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DAFFY DOC (1938, Warner Bros Cartoon)
Warner Bros recently restored a number of the black and white Porky Pig cartoons. Here's a good one, directed by the great Robert Clampett and co-starring a particularly crazed Daffy Duck.

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NO CHILDREN (1929)
One of the cleverest and funniest silent two-reelers you’ll ever see, we’re elated to finally be able to show this. Donald Haines’ folks can’t seem to find a hotel that allows kids, so Dad comes up with an ingenious ploy: He’ll claim he’s a ventriloquist—and the two boys pretend to be his dummies! Crammed with sight gags and a particularly wacky chase scene through the hotel, this knockout will leave you limp with laughter long before it’s over.

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SCHMO BOAT (2015, )
Following up our screening of IMITATION OF WIFE two years ago, we’re showing this faux 1930’s comedy short, featuring various acts set on a Mississippi paddle wheeler. With faux comedy team Biffle and Shooster preforming faux comedy and with real singing and dancing! Filmed in faux two-color Cinecolor. Writer, Producer, Director Mike Schlesinger is a Cinecon board member, otherwise you might be wondering, “What in the Biffle and Shooster take a break from their normal two-reel chaos to emcee and participate in this delightful revue, which alternates classic vaudeville routines with some dynamic musical numbers. Presented in the miracle of Cinecolor! And look for a surprise cameo by a past Cinecon honoree. world are you showing this faux?” Groan.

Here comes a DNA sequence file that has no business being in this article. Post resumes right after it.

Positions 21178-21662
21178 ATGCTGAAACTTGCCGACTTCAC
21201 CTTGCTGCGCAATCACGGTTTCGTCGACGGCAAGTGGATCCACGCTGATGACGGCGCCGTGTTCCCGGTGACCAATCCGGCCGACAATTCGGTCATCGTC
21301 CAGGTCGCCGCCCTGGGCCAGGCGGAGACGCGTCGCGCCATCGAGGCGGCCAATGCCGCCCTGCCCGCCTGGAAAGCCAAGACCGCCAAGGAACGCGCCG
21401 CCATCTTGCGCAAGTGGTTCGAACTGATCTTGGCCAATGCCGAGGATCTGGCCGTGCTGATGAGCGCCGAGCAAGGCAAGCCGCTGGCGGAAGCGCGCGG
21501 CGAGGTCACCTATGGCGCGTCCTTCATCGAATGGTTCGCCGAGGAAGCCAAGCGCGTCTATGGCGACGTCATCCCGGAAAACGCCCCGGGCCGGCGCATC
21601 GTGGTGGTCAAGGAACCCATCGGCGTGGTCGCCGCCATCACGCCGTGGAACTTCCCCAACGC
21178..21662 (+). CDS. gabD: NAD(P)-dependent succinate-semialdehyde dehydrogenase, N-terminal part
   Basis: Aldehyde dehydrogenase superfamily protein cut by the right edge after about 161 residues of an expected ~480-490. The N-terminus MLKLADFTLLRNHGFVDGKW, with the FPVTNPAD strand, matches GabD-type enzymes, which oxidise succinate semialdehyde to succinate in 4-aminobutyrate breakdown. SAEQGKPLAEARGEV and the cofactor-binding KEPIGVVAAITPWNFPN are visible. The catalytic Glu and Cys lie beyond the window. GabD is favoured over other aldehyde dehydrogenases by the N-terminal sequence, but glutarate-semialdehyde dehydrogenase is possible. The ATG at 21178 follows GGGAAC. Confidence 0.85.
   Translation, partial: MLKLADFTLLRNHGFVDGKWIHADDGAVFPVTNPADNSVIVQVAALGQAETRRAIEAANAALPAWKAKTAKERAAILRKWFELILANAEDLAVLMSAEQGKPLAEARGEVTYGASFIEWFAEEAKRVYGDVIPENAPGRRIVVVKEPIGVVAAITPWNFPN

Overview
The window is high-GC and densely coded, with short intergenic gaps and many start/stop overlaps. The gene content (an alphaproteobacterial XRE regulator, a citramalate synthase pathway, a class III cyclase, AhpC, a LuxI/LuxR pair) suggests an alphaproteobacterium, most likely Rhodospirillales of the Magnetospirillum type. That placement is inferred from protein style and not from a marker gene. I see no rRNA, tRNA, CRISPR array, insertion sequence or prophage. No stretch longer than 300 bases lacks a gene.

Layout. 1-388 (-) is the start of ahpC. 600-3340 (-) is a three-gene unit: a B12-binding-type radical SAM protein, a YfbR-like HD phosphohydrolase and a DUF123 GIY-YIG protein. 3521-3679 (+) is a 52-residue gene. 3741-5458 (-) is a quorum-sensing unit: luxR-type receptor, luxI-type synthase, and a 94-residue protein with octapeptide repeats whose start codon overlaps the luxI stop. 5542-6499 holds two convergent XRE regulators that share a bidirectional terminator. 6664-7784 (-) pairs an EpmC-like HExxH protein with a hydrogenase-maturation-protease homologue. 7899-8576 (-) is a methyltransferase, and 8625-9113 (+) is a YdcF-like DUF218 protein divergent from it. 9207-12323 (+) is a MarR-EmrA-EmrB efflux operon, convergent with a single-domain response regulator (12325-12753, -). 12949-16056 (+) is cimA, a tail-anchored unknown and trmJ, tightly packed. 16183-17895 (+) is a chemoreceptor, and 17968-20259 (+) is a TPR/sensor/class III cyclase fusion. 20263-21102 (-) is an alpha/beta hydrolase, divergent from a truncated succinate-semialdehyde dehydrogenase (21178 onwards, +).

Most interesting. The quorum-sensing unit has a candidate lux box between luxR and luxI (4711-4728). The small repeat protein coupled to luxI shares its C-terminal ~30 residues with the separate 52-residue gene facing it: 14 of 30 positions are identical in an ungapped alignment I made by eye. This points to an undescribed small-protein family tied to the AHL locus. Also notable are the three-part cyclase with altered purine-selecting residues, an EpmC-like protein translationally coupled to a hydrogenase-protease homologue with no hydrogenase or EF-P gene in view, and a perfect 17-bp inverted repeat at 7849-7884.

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TUT! TUT! KING (1923, Universal)
The kind of discovery that makes you jump up and yell “OMFG!”, this is a genuine find. From 1923-25, Universal produced a series of “Nervy Ned” one-reelers, about a hobo and his “valet” (Neely Edwards and Bert Roach) who get into all sorts of typical scrapes. Almost all were considered lost (even Steve Massa hasn’t seen this one) until this turned up at the EYE Institute and was immediately preserved. The print has Dutch intertitles, but never fear—it’s very easy to follow. The boys fleece a bunch of folks by pretending to be fountain pen repairmen. When the crowd gives chase, they duck into a museum and hide in a pair of mummy cases. Then the fun really begins!

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SHARE THE WEALTH (1936, Columbia)
One of Andy Clyde’s top Columbia comedies is as timely as today’s headlines. Running a money-losing shoe shop in a corrupt little town, he allows the local gangsters to convince him to run for mayor by railing against what we now call income inequality. He wins—and we won’t tell you what happens next, except that it’s down-right high-leerious. This was his first Columbia short opposite old Sennett pal Vernon Dent—and if they gave out Oscars for being good sports, Mary Gordon would have been a shoo-in that year.

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SPEED IN THE GAY NINETIES (1932, Sennett/Educational)
starring Andy Clyde, Helen Mann, Delmar Watson, Barney Oldfield, Bud Jamison and Heine Conklin. Don't miss this excellent 2-reeler!

As always films are listed here pending final clearance and are subject to change.